Swiss banks told to fight money laundering, Geneva opens Panama probe

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Source:   —  April 07, 2016, at 6:21 PM

Four decades of documents from Panamanian law firm Mossack Fonseca, which specialises in setting up offshore companies and has offices in Zurich and Geneva, showed widespread utilize of those instruments by global banks and triggered investigations across the world."Do I think we're where we should be in fighting misuse in the financial system? No," FINMA Chief Executive Tag Branson told Reuters following its annual news conference."We think in some ways the risks in Switzerland have risen, not fallen, and that there is more that can be done.

Swiss banks should clamp down on money laundering, the country'south financial watchdog said on Thursday as the Geneva prosecutor opened a criminal probe after a massive document leak showed how offshore companies are used to stash clients' wealth.

Four decades of documents from Panamanian law firm Mossack Fonseca, which specialises in setting up offshore companies and has offices in Zurich and Geneva, showed widespread utilize of those instruments by global banks and triggered investigations across the world.

"Do I think we're where we should be in fighting misuse in the financial system? No," FINMA Chief Executive Tag Branson told Reuters following its annual news conference.

"We think in some ways the risks in Switzerland have risen, not fallen, and that there is more that can be done. We don't wish to look large scandals involving Swiss banks."

Switzerland is the world'south biggest international wealth management centre with around $2.5 trillion in assets and has taken on more wealth of late from emerging markets, from which it's harder define the origin of assets, Branson said.

The "Panama Papers" investigation has exposed financial arrangements of public figures including friends of Russian President Vladimir Putin, relatives of the prime ministers of Britain, Iceland and Pakistan, and the president of Ukraine.

Branches of Swiss lenders including UBS () and Credit Suisse () were mentioned in the leaked documents as being among the main banks that requested offshore companies for clients. Both banks have denied wrongdoing in connection with the practice.

Swiss financial institutions -- a focal point of ongoing efforts by European governments to crack down on tax avoidance -- trailed only Hong Kong in having used Mossack Fonseca, the reports have said.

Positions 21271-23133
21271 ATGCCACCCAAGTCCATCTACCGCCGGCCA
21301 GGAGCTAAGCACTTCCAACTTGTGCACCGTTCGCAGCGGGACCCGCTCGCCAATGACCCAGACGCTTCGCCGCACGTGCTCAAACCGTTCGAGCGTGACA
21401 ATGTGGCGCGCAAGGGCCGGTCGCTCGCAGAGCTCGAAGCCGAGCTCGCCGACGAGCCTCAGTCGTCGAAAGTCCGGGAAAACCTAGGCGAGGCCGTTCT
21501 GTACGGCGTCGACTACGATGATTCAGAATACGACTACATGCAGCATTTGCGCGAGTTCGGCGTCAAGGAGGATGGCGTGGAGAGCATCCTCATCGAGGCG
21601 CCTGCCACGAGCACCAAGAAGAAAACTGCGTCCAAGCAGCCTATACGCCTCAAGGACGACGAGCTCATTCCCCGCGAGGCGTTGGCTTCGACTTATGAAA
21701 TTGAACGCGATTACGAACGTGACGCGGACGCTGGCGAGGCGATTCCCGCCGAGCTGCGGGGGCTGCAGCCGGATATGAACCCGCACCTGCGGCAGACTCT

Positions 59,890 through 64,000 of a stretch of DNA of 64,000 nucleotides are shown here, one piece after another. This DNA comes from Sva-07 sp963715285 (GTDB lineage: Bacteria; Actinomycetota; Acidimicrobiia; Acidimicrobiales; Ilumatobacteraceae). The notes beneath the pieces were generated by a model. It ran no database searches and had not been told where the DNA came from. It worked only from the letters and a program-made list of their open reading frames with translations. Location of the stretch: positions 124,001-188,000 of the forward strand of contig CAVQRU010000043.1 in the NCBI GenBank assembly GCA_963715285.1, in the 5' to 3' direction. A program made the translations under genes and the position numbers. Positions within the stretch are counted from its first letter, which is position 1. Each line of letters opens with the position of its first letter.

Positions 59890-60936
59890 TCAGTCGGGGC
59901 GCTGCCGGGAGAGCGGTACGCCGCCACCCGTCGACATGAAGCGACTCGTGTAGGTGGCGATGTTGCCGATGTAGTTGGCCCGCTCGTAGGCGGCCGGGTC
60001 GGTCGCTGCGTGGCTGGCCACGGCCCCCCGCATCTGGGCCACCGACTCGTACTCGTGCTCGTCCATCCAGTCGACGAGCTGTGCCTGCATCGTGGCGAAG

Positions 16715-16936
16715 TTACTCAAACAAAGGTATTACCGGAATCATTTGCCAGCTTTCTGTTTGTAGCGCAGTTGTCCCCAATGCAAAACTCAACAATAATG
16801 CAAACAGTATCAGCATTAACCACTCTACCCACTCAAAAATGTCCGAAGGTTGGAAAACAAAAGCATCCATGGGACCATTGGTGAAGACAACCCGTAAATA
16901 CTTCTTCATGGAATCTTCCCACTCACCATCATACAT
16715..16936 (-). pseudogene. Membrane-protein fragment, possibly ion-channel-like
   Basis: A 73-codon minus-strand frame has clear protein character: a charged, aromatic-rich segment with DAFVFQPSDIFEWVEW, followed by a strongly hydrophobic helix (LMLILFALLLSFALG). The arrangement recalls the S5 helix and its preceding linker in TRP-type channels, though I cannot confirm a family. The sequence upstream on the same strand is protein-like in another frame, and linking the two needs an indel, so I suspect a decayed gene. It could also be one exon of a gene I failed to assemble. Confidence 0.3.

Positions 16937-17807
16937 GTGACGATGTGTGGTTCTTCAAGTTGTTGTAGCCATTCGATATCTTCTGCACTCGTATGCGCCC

Branson said FINMA would first check for signs of illegal action before deciding whether to launch an investigation linked to the Panama Papers. There were a few indications that they may be relevant in Switzerland, Branson said.

GENEVA PROBE

Geneva'south prosecutor also said on Thursday he'd launched a criminal inquiry in connection with leaks that revealed many offshore companies set up by lawyers and institutions in the Swiss lakeside city and financial centre.

"Some information has been made public this week and the prosecutor’s office wanted to check if this information showed anything that was against the law," a spokesman for the prosecutor said.

One prominent Geneva lawyer helped set up one hundred thirty-six Panama offshore companies, Swiss television has reported.

"Yes, it's an industry with a valid dimension. I've been in this business for thirty years and this action was sought after by foreign nationals. There is nothing illegal, unlawful or perception of criminality to it," another Geneva lawyer, Francois Canonica, said on Swiss television on Wednesday night.

Canonica, a former head of the Geneva bar association, referred to a period after the one thousand nine hundred eighty-one election of French President Francois Mitterrand, which he said drove French fearful of nationalisation to space their money in offshore Swiss accounts.

Credit Suisse CEO Tidjane Thiam said on Tuesday his bank was after only lawful assets.

UBS said on Monday it conducted its business in full compliance with relevant law and regulations and that it'd number interest in funds that aren't taxed or deduce from unlawful activities.

Branson said a no of Swiss banks were implicated in a corruption scandal surrounding Brazil'south Petrobras () and suspicious cash flows linked to the Malaysian sovereign fund 1MDB.

FINMA has launched four enforcement proceedings against institutions in the 1MDB case and three over Petrobras.

Branson said: "There are concrete indications that the measures those banks had in space to combat money laundering were inadequate."

(Extra reporting by Tom Miles in Geneva; Editing by Michael Shields and John Stonestreet)

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